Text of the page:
Stating that Prime Minister KP Sharma Oli and Minister of Health and Population Bhanu Bhakta Dhakal had disobeyed the Supreme Court’s order to the government to test and treat COVID-19 patients free of cost, advocates Lokendra Oli and Keshar Jung KC have filed a contempt of court case against the duo.
A division bench of Justices Ananda Mohan Bhattarai and Tanka Bahadur Moktan at the apex court had earlier ordered the government to provide all preventive, diagnostic, therapeutic and rehabilitative services related to COVID-19 free of cost.
The earlier writ petition was also filed by advocates Oli and KC.
In their contempt of court case, they advocate duo have argued that Nepali citizens are entitled to free treatment for infectious diseases and since COVID-19 was an infectious disease, people infected with the disease were entitled to free treatment as per the Public Health Service Act.
They have said that despite the apex court’s order, the government had decided to charge people for COVID-19 test and treatment.
The government has said it will bear the cost of “poor, helpless, single women, differently-abled citizens, senior citizens, frontline health workers, sanitation staffers and security personnel”.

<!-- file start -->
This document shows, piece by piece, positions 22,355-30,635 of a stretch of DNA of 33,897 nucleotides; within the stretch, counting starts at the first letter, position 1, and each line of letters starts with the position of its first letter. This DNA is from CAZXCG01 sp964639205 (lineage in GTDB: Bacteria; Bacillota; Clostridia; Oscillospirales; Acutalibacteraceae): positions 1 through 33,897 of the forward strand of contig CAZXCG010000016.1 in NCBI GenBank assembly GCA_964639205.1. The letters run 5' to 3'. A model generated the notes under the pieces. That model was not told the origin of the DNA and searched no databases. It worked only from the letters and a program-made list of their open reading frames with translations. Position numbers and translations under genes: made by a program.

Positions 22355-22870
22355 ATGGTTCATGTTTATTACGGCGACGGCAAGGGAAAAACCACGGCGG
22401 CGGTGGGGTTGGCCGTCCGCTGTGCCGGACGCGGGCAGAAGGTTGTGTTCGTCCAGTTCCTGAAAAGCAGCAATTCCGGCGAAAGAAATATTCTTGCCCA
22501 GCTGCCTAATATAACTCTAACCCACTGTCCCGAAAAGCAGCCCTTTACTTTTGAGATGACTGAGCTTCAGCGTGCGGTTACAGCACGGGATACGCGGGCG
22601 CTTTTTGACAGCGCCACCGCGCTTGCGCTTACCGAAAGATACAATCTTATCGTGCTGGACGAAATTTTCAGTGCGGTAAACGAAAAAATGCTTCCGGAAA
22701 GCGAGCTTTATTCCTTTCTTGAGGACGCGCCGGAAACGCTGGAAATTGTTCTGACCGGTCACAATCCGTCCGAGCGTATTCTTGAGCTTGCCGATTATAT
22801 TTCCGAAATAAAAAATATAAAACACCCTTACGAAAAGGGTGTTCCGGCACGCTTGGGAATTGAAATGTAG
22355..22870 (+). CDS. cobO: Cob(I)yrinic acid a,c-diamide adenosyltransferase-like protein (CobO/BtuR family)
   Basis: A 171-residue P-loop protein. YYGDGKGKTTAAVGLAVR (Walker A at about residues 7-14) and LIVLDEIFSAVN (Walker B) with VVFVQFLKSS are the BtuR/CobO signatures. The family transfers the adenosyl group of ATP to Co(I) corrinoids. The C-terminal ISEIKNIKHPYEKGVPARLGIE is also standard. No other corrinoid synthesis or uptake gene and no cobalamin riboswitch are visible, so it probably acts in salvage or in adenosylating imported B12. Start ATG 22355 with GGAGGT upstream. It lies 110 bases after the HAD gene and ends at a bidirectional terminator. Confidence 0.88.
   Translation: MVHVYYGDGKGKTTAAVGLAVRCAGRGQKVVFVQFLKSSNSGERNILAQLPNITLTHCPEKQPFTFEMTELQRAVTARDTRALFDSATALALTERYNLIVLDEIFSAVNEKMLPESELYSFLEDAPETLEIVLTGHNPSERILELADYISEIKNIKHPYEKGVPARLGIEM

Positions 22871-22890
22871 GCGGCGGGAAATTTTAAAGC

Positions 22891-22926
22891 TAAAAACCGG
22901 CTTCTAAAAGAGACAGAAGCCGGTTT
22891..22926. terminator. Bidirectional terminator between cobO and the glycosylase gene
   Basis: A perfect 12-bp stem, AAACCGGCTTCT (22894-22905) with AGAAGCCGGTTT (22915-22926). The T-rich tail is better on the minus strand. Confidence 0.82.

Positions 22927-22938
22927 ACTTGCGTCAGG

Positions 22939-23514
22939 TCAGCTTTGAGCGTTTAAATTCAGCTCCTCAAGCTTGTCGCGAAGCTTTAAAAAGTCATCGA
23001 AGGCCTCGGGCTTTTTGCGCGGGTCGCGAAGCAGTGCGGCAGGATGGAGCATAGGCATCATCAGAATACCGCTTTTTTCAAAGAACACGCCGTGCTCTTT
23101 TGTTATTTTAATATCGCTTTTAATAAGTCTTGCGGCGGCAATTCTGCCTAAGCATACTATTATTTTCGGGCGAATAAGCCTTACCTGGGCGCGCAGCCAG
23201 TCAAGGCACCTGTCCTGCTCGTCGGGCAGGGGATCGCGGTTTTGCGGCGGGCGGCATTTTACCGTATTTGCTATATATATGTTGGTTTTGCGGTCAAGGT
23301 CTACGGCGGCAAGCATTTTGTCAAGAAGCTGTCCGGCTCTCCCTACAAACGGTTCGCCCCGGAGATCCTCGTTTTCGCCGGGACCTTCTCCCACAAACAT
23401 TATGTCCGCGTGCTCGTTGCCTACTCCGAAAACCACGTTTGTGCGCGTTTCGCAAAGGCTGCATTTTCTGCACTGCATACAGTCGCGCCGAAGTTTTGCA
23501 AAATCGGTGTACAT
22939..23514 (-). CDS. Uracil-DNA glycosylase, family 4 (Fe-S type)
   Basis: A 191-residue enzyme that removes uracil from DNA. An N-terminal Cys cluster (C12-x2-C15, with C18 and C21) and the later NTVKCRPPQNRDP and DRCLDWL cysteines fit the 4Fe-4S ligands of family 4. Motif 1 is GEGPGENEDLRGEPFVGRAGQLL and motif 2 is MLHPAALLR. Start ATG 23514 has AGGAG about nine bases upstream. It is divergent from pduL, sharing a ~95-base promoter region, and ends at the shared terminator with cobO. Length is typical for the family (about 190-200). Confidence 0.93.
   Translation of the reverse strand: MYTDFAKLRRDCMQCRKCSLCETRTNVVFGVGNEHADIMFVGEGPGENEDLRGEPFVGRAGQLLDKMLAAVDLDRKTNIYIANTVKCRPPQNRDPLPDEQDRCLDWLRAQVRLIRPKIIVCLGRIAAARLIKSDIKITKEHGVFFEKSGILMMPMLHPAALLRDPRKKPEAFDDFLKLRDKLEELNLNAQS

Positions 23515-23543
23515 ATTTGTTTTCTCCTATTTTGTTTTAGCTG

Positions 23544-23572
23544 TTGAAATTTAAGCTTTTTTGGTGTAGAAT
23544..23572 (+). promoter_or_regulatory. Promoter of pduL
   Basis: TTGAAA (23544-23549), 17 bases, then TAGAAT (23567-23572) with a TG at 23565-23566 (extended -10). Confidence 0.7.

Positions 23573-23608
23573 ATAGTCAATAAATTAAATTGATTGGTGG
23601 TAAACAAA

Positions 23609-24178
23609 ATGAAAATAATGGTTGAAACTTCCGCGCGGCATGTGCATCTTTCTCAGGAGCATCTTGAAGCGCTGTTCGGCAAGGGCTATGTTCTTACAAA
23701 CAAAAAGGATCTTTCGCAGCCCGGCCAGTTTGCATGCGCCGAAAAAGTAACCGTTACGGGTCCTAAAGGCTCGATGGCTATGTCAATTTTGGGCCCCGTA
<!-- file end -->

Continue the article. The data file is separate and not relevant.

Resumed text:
The petitioners have argued that though the government had decided to charge people for test and treatment on October 5, it announced the decision only on October 18 to take advantage of the court’s closure so that its decisions could not be challenged in the court.
Though it is understandable that the government may face dearth of resources, but that fact that it has failed to make any preparation to meet this challenge cannot be ignored, the petitioners have said.
They said there was no attempt by the government to enforce pay cuts for government employees and VIPs to manage resources for COVID-19 test and treatment.
The petitioners have urged the court to impose one-year jail term and Rs 10,000 fine on the defendants for defying the court order.
The Supreme Court, in its earlier verdict, had said that the government’s decision not to test asymptomatic people was unconstitutional and illegal, as asymptomatic people could also transmit the disease to healthy people.